Addressing behavioral health disparities for Somali immigrants through group cognitive behavioral therapy led by community health workers

Report Author: 
Pratt, R., Ahmed, M., Noor, S., Sharif, H., Raymond, N., & Williams, C
Original Date of Publication: 
December, 2015

Community health workers have the potential to be utilized in a wide range of contexts, including to reduce mental health disparities among immigrant and refugee communities. This study examined the mental health outcomes for a group of Somali women in Minnesota, who come from a community where Western mental health services are often viewed as "a last resort". The women participated in a group cognitive behavioral therapy (CBT) intervention delivered by trained Somali women community health workers. Participants reported significant improvements in mood, level of happiness, and decreases in anxiety level. Focus groups with participants also revealed a high level of enthusiasm for the group CBT intervention, as women reported that they were excited to share the skills they learned in the group with their friends and relatives. Through sharing their mental health struggles with other community members, the researchers argue that this intervention may contribute to reducing stigma toward seeking mental health services among the larger Somali community. Results revealed that the delivery of the intervention by trained peer community health workers was a key component of its success. (Immigrant Integration Lab)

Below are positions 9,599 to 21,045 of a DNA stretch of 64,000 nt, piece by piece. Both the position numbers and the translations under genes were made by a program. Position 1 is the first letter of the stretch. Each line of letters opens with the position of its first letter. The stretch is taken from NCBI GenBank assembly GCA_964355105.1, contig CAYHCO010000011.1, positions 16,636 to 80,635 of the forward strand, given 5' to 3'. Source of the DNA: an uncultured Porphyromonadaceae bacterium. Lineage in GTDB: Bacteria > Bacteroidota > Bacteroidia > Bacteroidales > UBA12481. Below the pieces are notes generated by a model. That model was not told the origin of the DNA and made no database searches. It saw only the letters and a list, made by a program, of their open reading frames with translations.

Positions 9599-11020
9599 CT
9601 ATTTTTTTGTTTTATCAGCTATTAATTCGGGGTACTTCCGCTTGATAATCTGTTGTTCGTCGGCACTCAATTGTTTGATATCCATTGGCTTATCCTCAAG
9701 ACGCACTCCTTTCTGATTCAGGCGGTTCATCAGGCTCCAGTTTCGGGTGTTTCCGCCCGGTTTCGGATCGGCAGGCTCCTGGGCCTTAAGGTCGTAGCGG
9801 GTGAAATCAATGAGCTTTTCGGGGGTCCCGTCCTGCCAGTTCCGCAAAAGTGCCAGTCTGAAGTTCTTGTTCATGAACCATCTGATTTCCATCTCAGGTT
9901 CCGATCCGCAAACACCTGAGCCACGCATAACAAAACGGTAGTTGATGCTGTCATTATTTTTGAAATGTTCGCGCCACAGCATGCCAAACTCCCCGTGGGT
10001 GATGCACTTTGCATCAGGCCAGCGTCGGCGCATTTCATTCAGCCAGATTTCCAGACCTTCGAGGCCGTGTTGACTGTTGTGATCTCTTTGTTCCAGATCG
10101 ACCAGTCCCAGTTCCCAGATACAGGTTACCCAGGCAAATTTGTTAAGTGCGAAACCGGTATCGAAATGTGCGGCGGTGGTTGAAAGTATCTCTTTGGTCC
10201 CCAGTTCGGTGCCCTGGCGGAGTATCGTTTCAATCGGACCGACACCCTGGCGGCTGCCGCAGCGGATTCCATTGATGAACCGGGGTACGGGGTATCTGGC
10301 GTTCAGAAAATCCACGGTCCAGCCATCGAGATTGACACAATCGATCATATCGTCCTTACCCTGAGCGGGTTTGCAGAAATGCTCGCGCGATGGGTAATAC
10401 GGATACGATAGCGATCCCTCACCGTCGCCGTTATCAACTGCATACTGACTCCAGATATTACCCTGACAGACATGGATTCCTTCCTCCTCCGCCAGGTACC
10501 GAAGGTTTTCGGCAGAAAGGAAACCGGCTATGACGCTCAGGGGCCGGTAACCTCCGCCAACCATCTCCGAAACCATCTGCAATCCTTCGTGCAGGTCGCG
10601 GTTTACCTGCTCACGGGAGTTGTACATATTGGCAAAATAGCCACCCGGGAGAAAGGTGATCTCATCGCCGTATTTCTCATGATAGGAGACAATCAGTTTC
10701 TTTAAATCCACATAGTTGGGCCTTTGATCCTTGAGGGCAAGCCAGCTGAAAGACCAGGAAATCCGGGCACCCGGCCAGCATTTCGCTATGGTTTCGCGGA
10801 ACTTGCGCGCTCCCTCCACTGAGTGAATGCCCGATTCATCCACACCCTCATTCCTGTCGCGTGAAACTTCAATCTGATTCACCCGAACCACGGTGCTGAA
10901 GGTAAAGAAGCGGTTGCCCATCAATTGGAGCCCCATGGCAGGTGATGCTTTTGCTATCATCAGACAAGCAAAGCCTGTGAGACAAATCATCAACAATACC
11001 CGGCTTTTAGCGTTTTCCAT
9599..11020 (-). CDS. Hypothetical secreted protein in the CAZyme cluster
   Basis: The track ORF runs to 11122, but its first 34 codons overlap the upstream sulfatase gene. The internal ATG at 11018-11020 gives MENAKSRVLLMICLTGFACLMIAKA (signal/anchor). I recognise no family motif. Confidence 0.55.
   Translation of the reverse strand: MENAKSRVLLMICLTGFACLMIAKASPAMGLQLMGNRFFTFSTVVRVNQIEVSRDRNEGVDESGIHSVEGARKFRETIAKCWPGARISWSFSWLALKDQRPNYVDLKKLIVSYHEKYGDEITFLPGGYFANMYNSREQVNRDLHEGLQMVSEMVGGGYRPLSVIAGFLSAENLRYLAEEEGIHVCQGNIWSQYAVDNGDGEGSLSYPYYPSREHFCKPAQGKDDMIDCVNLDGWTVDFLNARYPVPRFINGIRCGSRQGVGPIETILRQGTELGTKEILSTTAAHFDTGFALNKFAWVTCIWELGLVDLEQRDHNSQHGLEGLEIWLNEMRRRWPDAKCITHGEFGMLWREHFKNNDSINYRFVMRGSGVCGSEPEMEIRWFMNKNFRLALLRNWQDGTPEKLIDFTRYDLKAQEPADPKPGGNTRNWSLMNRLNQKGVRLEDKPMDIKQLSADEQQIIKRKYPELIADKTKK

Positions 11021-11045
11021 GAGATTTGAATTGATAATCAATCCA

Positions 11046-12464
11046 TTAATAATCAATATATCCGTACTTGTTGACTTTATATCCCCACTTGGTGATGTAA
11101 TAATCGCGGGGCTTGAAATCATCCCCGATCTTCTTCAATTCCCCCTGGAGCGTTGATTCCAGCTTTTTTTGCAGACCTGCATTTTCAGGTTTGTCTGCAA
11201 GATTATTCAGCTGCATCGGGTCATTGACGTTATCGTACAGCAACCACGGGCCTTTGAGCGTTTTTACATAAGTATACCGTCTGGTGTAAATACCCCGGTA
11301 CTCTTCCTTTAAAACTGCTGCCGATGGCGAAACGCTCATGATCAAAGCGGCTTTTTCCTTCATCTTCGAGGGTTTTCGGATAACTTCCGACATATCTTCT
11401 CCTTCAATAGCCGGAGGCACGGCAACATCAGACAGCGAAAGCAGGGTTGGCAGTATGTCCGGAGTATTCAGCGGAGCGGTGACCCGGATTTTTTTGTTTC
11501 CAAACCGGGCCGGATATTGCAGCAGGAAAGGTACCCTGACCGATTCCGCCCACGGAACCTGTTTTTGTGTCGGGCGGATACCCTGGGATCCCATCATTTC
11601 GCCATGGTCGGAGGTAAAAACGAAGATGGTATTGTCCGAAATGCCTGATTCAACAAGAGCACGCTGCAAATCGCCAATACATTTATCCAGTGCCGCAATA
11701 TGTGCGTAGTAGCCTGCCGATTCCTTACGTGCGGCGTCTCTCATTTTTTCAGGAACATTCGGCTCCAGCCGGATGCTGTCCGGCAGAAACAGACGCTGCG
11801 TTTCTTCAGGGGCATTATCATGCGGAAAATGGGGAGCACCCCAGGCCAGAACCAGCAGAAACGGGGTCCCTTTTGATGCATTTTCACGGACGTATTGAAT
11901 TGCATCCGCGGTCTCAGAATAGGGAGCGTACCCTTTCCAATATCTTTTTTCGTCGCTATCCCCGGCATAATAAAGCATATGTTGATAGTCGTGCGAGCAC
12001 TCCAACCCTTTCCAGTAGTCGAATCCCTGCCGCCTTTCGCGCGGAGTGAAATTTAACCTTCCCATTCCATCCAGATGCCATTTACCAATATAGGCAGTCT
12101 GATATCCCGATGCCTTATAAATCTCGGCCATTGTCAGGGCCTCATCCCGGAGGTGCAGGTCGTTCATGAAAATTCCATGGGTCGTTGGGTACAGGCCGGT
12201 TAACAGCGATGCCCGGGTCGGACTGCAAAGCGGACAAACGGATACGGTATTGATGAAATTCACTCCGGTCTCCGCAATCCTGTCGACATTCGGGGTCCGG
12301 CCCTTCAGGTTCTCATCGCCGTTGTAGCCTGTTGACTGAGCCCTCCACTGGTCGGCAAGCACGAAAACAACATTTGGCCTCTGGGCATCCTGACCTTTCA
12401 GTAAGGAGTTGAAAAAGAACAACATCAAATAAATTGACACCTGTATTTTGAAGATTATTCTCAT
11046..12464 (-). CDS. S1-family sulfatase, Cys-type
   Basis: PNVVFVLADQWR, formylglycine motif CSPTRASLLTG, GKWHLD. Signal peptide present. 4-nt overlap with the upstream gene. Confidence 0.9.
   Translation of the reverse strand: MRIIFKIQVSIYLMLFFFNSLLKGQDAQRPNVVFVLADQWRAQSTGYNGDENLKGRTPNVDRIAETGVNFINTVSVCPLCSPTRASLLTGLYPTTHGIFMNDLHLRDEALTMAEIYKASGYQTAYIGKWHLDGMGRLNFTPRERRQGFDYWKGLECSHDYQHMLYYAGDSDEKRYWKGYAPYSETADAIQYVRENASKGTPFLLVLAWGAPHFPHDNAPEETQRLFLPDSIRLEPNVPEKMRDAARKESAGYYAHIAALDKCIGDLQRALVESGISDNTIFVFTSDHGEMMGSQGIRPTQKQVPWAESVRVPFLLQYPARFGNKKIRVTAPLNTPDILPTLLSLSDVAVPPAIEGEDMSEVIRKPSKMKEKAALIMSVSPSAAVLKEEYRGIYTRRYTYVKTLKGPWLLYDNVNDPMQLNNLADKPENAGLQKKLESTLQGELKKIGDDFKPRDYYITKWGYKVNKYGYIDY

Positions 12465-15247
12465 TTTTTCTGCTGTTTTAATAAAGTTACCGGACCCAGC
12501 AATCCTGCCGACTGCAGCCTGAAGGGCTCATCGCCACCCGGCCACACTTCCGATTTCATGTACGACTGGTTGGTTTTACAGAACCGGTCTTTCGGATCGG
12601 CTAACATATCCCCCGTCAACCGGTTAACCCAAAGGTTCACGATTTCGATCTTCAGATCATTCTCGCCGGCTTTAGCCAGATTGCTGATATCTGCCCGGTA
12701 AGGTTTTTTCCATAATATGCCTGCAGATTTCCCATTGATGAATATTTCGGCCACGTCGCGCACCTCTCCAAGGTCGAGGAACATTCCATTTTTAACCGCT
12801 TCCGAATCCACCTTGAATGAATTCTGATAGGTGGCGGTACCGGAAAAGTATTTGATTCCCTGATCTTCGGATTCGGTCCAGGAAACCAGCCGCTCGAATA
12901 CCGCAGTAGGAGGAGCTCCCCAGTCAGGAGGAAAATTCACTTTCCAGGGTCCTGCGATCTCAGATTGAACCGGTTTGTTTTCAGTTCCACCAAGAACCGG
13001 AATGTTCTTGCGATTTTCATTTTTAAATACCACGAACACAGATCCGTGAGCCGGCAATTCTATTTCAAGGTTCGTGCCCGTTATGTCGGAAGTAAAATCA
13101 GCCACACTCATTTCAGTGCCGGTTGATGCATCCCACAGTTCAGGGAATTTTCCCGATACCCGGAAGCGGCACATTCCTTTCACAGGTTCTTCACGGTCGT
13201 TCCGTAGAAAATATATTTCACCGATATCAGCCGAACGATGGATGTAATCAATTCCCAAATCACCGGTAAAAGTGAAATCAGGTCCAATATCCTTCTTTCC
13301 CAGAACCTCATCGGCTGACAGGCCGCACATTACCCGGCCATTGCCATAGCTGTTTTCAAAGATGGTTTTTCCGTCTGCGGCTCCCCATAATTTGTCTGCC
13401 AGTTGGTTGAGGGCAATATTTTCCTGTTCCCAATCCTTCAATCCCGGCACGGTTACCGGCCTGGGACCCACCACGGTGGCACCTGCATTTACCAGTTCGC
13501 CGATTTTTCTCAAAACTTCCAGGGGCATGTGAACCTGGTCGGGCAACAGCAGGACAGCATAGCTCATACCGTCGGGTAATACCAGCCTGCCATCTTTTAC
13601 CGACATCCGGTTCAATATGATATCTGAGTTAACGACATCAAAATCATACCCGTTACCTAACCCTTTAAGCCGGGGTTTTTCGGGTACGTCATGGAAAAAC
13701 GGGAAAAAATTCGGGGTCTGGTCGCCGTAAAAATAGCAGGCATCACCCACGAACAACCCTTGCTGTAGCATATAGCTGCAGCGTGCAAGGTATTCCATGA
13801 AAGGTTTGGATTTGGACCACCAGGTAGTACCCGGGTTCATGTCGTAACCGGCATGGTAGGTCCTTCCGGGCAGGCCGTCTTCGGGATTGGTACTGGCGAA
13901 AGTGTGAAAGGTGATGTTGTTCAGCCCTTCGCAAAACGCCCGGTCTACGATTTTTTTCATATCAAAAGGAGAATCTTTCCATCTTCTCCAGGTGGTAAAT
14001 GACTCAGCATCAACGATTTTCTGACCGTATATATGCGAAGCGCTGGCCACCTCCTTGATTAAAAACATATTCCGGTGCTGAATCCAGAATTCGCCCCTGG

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Citation: 

Pratt, R., Ahmed, N., Noor, S., Sharif, H., Raymond, N., & Williams, C. (2017). Addressing Behavioral Health Disparities for Somali Immigrants Through Group Cognitive Behavioral Therapy Led by Community Health Workers. Journal of Immigrant and Minority Health, 19(1), 187–193. https://doi.org/10.1007/s10903-015-0338-2

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